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A Roger Story

One of the most important stories in Sports Illustrated's history was written by William Nack, the great writer about horses and boxing. Nack grew up around racetracks, served in Vietnam, and when he returned noticed something new: A lot of horses were breaking down. In earlier years, it was rare for a horse to break a leg during a race. His investigation met a wall of silence, until one vet talked to him off the record, confirming his suspicions: Owners were using cortisone to deaden the pain of horses that should not be racing, and the broken bones were the result.

A Roger Story

When a racehorse breaks a leg on the track, it is invariably put down. Nack's story "Breakdowns" told of the death of one such filly. I heard Nack read it once, at a signing for his book My Turf, and people in the audience were crying. The movie "Dreamer" is based on a true story of the unthinkable: A horse that broke a bone and came back to race again. She was Mariah's Storm, winner of the 1995 Turfway Breeders' Cup.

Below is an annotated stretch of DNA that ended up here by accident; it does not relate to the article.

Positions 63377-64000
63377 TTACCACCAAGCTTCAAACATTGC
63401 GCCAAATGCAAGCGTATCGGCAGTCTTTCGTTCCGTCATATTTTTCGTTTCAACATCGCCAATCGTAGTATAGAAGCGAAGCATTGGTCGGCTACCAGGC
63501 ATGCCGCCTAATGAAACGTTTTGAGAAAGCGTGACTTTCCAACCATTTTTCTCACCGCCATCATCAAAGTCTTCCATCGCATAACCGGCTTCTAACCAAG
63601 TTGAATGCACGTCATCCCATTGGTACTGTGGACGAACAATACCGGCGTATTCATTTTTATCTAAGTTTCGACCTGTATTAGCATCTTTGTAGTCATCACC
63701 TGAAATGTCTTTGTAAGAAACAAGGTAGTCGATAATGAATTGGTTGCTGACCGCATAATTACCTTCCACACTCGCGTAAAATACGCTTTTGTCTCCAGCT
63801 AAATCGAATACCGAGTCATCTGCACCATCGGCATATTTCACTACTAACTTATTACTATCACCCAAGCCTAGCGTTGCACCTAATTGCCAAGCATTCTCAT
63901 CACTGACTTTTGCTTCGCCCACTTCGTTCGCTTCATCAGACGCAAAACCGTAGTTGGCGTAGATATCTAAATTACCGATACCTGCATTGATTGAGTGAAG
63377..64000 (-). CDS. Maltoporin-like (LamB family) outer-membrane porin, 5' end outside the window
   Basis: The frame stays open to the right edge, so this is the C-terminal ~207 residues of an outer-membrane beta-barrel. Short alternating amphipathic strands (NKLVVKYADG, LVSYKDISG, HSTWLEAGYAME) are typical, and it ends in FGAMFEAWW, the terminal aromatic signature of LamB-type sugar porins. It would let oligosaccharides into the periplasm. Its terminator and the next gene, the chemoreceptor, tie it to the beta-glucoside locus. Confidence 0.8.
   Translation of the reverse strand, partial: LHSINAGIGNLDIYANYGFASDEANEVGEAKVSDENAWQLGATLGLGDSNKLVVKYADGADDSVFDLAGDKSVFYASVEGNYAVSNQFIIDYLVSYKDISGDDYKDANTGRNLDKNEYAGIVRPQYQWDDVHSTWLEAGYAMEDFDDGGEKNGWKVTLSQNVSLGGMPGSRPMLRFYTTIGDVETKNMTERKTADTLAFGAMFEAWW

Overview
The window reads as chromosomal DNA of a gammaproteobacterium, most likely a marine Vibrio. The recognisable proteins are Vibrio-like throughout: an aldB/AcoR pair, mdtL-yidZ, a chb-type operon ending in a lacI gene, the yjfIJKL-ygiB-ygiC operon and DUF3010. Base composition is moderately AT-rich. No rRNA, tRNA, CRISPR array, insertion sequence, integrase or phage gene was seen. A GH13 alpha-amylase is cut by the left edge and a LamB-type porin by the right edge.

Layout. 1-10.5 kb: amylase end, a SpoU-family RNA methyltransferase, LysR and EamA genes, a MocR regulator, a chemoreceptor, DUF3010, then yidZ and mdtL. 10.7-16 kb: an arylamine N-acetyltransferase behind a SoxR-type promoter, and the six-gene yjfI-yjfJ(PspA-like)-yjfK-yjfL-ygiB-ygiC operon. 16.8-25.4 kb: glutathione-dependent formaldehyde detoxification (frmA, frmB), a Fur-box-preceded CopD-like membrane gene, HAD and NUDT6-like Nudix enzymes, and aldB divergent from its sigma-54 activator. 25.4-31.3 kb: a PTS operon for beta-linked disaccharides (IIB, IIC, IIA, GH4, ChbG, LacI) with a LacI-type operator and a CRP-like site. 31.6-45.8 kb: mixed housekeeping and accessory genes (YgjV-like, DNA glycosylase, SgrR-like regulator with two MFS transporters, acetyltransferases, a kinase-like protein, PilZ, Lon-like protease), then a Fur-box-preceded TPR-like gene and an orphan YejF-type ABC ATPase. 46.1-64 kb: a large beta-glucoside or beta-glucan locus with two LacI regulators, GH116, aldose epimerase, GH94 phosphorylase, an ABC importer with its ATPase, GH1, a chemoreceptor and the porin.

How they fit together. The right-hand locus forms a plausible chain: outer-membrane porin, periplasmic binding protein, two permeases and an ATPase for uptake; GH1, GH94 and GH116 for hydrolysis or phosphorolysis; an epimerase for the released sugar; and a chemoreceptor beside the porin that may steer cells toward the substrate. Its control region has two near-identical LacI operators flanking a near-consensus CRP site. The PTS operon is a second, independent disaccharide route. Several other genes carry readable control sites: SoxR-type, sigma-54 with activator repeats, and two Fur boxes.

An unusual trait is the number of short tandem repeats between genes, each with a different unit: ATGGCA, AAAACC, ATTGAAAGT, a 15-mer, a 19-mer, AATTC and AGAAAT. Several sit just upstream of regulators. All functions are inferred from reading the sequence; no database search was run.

Who Framed Roger Rabbit is a 1988 American fantasy comedy mystery film directed by Robert Zemeckis, and written by Jeffrey Price and Peter S. Seaman, based on Gary K. Wolf's 1981 novel Who Censored Roger Rabbit?. It stars Bob Hoskins, Christopher Lloyd, Stubby Kaye, and Joanna Cassidy, with the voices of Charles Fleischer and Kathleen Turner. Combining live-action and animation, the film is set in an alternate history Hollywood in 1947, where humans and cartoon characters (referred to as "toons") co-exist. It follows Eddie Valiant (Hoskins), a private investigator with a prejudice against toons who must help exonerate Roger Rabbit (voiced by Charles Fleischer), a toon framed for murder.